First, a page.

Yashi Priya, Lucknow, Uttar Pradesh
The Korean system of speech levels and honorifics form a significant part of the communication in South Korea. Although it may depend on the closeness of the relationship among people, it majorly reflects the social status and age difference of the person or people being addressed since age and social status are considered important in conversations and everyday life in South Korea. This is why you’ll frequently hear Koreans ask your age when they first meet you as the use of informal speech or exemption of honorifics is frowned upon and considered very rude in Korean society.
Various forms of words, generally verb endings, are used to indicate respect and politeness towards seniors. The Korean language has different levels of speech. The most commonly practiced levels are formal, standard, and informal. Formal language is used to show respect, standard language is used for everyday speech, and informal language is used for people who share close relationships with each other. Sentences that end in -nida or -니다 and -seyo or -세요 show superior rank or elderly age status of the addressee. Let’s take an example of the verb Bangawo or 반가워 which translates to nice to meet you. Bangapsamnida or 반갑습니다 is its formal honorific form and Bangawoyo or 반가워요 is its standard honorific form. On the other hand, non-honorifics are simple, plain, and intimate conversation which ends with -a/-e to show the same age/rank status.
In some situations, even if the addressee is older than the speaker, the speaker can choose non-honorific speech to show their closeness. In a different situation where the speaker is angry, the speaker can choose polite speech to create a distance and to show the importance of the issue being talked about, even if they are close. Overall, the system of addressing and referring while talking in Korean is a little complicated due to its restrictions on the use of pronouns and personal names. Korean second-person pronouns do not appear in honorific conversation. Instead, professional titles and kinship terms are applied.
The most common kinship terms are Harabeoji or 할아버지 for grandfather, Halmeoni or 할모니 for grandmother, Ajumma or 아줌마 for aunt, Ahjusshi or 아저씨 for uncle, Abeoji or 아버지 for father, and Eomeoni or 어머니 for mother. It should be kept in mind that to refer, for example, your own grandfather, you can use harabeoji, but to address someone else’s grandfather, use harabeonim which is its honorific form, and -nim is added to show respect. Second person nouns used for siblings are Unni or 언니 used by females to older sister, Oppa or 오빠 used by females to older brother, Noona or 누나 used by males to older sister, and Hyung or 형 used by males to older brother.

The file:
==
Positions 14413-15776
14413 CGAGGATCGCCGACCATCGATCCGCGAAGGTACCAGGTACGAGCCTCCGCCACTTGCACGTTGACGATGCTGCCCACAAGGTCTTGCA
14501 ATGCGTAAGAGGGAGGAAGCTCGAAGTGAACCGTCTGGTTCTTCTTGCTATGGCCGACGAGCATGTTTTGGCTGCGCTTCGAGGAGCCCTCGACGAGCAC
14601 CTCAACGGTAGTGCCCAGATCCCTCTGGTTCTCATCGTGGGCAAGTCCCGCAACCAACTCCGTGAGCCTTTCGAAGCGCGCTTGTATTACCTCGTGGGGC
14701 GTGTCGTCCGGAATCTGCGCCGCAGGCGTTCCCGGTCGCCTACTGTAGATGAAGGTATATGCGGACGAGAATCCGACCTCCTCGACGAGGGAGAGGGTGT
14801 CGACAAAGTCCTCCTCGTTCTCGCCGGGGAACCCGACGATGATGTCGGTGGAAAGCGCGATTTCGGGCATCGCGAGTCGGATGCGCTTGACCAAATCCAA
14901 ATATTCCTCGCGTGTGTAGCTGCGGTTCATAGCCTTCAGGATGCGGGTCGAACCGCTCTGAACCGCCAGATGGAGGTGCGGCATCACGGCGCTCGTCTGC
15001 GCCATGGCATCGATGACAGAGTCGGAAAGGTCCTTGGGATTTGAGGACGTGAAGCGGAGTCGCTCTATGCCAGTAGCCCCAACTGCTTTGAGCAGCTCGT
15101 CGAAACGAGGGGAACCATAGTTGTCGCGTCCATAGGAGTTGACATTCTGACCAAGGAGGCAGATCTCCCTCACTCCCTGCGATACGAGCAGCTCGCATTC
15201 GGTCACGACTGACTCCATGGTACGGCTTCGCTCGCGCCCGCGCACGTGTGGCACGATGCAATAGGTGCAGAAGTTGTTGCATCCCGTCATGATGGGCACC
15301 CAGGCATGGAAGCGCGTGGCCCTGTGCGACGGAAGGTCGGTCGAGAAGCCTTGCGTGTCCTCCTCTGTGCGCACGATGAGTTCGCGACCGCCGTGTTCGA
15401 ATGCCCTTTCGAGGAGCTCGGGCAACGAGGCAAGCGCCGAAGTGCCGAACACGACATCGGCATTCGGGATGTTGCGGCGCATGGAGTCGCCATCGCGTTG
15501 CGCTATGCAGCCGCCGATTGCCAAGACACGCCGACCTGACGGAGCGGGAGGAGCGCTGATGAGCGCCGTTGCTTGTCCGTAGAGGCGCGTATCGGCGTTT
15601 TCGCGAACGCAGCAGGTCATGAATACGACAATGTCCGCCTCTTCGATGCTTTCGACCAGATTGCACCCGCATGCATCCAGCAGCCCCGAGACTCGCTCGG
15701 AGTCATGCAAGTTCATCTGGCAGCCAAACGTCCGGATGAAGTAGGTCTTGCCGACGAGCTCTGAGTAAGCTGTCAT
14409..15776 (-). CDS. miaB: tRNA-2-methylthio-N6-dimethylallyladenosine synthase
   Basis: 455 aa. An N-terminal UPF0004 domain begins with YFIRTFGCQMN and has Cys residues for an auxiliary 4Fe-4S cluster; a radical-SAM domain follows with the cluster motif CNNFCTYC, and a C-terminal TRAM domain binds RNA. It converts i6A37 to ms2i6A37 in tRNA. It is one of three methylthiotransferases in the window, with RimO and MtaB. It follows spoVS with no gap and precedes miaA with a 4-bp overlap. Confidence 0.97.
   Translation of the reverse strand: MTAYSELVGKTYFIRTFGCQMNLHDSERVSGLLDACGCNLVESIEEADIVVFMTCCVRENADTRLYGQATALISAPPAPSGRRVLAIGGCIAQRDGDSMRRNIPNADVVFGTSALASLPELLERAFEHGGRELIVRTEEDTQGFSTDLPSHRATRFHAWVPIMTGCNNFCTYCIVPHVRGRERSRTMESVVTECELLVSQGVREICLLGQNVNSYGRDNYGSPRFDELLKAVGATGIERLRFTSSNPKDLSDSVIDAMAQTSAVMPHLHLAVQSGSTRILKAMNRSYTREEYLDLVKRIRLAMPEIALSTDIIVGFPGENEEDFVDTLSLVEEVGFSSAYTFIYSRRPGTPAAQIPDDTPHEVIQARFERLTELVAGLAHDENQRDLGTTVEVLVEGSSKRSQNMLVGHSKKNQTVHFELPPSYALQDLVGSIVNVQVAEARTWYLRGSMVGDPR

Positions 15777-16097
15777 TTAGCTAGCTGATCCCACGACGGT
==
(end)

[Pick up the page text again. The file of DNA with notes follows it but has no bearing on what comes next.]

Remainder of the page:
In many formal situations, the name of the addressee is typically followed by the suffix -ssi or -nim. They are generally used in business settings such as workplaces and offices. Some common professional titles used are hoejang-nim or 회장님 for esteemed chairman, seonsaeng-nim or 선생님 for esteemed teacher, and sajang-nim or 사장님 for esteemed company president. To simply address older colleagues or seniors, sunbae-nim or 선배님 is used.
Every person in their social circle and outside is expected to behave in a certain way in South Korea according to their age and hierarchy. It’s important to show respect by following these expected protocols. I hope this article helped you to learn a bit about how to use honorifics and different verb forms and gave you an insight into what and how Korean culture is so that you can avoid offending South Korean people the next time you talk to them.
Watch this video to know more about Korean Honorifics system: